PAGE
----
The Snowman (2017)

*. Yes, it’s a very bad movie, But director Tomas Alfredson, who has done good work in a similar vein, had some excuses.
*. Take the patchwork plot, which doesn’t have holes so much as giant gaps and lots of dots left unconnected. I’m not sure what the point was of the subplot involving the businessman Arve Støp (J. K. Simmons doing a pretty good Max von Sydow). And what was with all the stuff set in Bergen nine years earlier?
*. Well, here’s the excuse for that: because of the shooting schedule big chunks of the original story couldn’t be filmed. Yes, this is something that somebody should have thought of or taken into consideration when the film was in production, but . . . there you have it. Meanwhile, the film is a full two hours long, so how much more time did they think they needed to have it all make sense? I don’t think an extra fifteen minutes would have been enough. Maybe they should have done it as a cable series.
*. The second item that needs some explanation is the terrible way Val Kilmer’s lines are dubbed. Why? Well, apparently Kilmer was recovering from cancer and he couldn’t deliver the lines properly. So there you have another excusing factor. But again, this is something they might have found a work-around for when they were going into production.
*. Once you take away the excuses though, this is still a bad movie.
*. In the first place, it’s just the same Stieg Larsson stuff we all know by heart. I’m not saying Jo Nesbø (the author of the Harry Hole novels) was ripping Larsson off, because I think both writers were working independently in the same direction, but in 2017 the story here feels really formulaic. And it doesn’t help that it ends on such a ridiculous and predictable note.
*. The killer actually has a decent back story and motivation, though there’s no explanation of his weapon of choice, a handheld wire cutter that he uses to sever various body parts. This stuck out for me because I’d seen the same device used by a black-gloved killer in Dario Argento’s underrated thriller Trauma (1995), where its use did have a point, and the killer had an even more interesting back story.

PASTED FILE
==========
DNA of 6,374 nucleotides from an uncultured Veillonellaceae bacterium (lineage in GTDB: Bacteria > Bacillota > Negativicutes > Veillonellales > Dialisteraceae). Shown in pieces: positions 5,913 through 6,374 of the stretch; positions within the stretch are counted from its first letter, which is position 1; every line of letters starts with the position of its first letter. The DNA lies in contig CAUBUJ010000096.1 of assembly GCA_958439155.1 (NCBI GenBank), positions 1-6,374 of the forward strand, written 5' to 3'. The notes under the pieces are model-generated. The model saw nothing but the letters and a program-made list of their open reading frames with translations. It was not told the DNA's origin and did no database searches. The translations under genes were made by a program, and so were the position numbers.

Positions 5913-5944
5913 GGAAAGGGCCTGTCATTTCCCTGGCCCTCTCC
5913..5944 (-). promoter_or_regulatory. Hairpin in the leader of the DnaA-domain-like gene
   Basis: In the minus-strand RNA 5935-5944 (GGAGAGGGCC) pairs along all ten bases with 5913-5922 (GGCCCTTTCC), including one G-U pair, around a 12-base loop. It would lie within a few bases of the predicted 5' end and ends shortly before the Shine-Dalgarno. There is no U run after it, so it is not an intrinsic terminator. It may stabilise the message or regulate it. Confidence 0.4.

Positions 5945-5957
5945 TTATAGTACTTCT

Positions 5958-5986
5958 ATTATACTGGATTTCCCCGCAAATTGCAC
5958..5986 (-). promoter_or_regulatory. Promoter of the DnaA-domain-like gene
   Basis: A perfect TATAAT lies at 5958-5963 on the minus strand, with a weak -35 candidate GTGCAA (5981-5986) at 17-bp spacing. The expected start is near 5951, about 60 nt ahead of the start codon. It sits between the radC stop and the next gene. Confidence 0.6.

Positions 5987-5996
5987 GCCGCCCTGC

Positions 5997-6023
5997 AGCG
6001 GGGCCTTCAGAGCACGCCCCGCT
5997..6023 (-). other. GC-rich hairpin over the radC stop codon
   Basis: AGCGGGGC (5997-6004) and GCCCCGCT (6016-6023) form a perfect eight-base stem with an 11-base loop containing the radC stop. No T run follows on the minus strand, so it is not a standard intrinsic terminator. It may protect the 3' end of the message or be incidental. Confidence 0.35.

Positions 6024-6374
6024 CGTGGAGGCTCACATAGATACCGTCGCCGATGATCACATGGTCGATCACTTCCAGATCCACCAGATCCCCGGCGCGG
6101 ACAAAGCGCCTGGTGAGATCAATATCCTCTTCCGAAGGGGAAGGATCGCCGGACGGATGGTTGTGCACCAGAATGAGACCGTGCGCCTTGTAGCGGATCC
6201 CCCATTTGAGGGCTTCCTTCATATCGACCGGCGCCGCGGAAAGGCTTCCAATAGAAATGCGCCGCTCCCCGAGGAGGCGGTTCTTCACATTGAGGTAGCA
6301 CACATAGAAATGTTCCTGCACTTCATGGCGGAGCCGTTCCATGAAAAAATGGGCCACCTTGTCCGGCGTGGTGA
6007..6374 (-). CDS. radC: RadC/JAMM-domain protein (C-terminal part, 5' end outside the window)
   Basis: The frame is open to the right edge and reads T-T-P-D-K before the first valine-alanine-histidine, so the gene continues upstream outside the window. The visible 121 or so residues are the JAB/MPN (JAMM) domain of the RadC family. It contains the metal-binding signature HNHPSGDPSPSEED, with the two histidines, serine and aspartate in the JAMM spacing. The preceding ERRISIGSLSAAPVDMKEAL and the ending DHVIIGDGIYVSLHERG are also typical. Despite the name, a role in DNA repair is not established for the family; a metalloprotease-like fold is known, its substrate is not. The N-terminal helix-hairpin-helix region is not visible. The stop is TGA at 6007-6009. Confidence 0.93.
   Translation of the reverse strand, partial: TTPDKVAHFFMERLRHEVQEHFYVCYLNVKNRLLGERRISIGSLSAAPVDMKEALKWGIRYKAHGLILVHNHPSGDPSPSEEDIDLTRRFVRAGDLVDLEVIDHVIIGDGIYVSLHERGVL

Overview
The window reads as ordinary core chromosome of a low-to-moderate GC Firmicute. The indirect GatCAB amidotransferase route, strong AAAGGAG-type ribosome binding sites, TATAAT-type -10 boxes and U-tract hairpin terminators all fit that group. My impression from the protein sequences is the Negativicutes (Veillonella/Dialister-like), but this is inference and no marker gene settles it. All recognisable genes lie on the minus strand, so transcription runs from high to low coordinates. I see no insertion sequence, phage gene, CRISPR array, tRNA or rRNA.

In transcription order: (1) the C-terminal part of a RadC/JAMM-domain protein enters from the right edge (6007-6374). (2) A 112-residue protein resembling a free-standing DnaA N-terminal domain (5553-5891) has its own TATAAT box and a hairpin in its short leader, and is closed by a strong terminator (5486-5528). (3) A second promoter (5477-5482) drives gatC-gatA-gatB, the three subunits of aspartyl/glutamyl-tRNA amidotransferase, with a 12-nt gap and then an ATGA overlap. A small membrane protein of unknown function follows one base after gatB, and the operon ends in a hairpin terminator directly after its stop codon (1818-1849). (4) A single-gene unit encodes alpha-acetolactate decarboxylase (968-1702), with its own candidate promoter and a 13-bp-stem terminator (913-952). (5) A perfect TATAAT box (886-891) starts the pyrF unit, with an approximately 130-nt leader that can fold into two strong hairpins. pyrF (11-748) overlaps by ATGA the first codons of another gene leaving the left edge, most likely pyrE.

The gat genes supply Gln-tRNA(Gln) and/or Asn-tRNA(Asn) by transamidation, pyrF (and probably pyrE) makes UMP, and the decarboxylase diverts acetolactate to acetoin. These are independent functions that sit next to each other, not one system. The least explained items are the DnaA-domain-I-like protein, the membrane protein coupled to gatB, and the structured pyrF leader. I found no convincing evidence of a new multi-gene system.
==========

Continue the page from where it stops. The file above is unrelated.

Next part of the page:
*. That same sense I had of missing the point came up with regard to other things in the movie as well. Alfredson likes to shoot characters through windows, but I couldn’t see where this served a thematic or indeed any other purpose. And while Norway has some beautiful scenery, allowing a number of scenes here to be shot in dramatic locations, the effect is to make the movie look like a commercial for snow tires. The environment has none of the overbearing natural presence as in Insomnia, for example.
*. I have no idea what Michael Fassbender was going for in his performance. Brooding intensity? Why the raspy voice? I get it, he’s a tortured soul. But lighten up, man. It’s like he’s channeling Christian Bale.
*. Yes, his name is Harry Hole. Was that meant as a joke? Perhaps not. Apparently “Hole” is a place name in Norway. It means a round and isolated hill and is pronounced as two syllables.
*. At least Fassbender looks great, considering all Harry does is drink and smoke. And I mean he smokes a lot. I can’t remember the last time I saw a new movie with a character lighting up this much. I thought studios were getting out of that.
*. It just won’t do. There’s too much talent here for this to have been such a complete misfire. Even the identity of the killer is easy to guess long before the end, which comes via some hokey staging of potted psychology and a way-too-tidy disposal of the killer that you can (literally, in a long shot) see coming a mile away.
*. Still, despite being such a lousy film, both messy and formulaic at the same time (which is no mean feat), it does manage to exert a basic level of fascination. Maybe I’m just especially fond of the genre, but these types of movies do keep me watching even when they’re not very well done. I can’t help being a fan, even when I’m being let down.

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